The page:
This chapter explains, in details, how Nur has become a puppet in the hand of Imtiaz Begum. What Nur will do and what not are exclusively decided by Imtiaz Imtiaz’s pretention to be sick to prevent Nur from giving interview to Deven shows the jealous attitude of Imtiaz towards the reclamation of Nur. When Imtiaz says that nobody intends to listen to Nur’s poetry and also says that people remain enchanted to listen her own poetry, we come to see the fierce intention of her to be a great poet by putting her foot in the male domain of writing. The kind of atmosphere prevails in the surrounding of Nur symbolises the kind of socio-economic and political forces which directs Nur and the Urdu language, culture, and the whole community to the path of oblivion. The money-making attitude of Nur’s first wife also presents the degraded conjugal relationship in postmodern India.
Deven feels disappointed for the repeated failure of his attempt to interview Nur. Moreover, Sarla, his wife goes on teasing hurting him telling teasing words on his efforts to interview Nur. Then, Deven again receives a letter from Nur in which Nur says that he agrees for interview and he wants Deven to copy his poems. But Deven feels more pained as he will not be able to conduct the interview due to his financial shortage. He visits Abid Siddiqui again for financial help. Siddiqui manages the funding for Deven out of his good relationship with the register of the college. But apart from he had to have sanctioned leave from Mr. Trivedi, his departmental head. But money, Mr. Trivedi scolds him bitterly when Deven approaches him with the plea of a week’s leave. Ultimately Deven gets his leave and gets prepared to face the next hurdles in the form of Sarla to go to Delhi for interviewing Nur. Sarla goes on behaving rudely to listen Deven’s decision to go to Delhi. Ultimately, he overcomes this difficult by sending Sarla and Manu, his little son, to her father. After all these efforts, he heads for Delhi.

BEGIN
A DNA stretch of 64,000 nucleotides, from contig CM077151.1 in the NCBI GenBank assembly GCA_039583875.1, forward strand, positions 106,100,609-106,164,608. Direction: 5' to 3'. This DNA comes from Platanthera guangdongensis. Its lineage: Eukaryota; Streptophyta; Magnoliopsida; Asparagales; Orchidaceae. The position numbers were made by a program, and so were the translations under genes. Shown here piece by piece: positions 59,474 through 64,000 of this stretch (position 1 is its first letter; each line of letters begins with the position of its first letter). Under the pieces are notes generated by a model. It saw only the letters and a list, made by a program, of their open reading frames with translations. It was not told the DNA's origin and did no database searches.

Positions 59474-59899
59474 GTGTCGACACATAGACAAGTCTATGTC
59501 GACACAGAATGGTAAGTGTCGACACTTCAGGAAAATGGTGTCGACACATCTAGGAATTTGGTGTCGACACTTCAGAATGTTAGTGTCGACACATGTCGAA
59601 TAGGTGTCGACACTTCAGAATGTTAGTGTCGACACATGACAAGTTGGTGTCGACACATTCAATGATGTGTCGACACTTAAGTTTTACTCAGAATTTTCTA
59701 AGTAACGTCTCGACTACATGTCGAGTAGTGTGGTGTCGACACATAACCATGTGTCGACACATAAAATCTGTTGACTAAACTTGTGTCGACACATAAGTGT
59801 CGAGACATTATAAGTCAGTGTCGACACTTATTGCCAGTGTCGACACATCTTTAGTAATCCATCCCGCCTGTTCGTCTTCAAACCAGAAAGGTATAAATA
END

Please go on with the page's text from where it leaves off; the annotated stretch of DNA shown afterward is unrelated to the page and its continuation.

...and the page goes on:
This chapter shows that though Abid Siddiqui, the departmental head of Urdu, himself can’t do anything to save Urdu language from the course of oblivion, he nurtures heart-felt desire to see the recovery of Urdu language. Probably, Siddiqui’s passivity to recover this language was the cause of various socio-economic and political pressures, even the people like Siddiqui cannot do anything out of fear of some invisible forces. It shows the homeless and displaced condition of Siddiqui in post-partition India.
The way Deven is scolded by his departmental head shows the insensible attitudes of highly educated people towards Urdu language in post-partition India that led this language to destruction.
Deven’s irresponsible attitude towards his family becomes clear in this chapter. He doesn’t think and take care of his wife and son that destroys the warmth of conjugal relationship. He doesn’t even think twice to send his wife and son to her father only to pursue his dream. Even Sarla’s failure as ideal wife by playing the role of a friend also becomes evident here.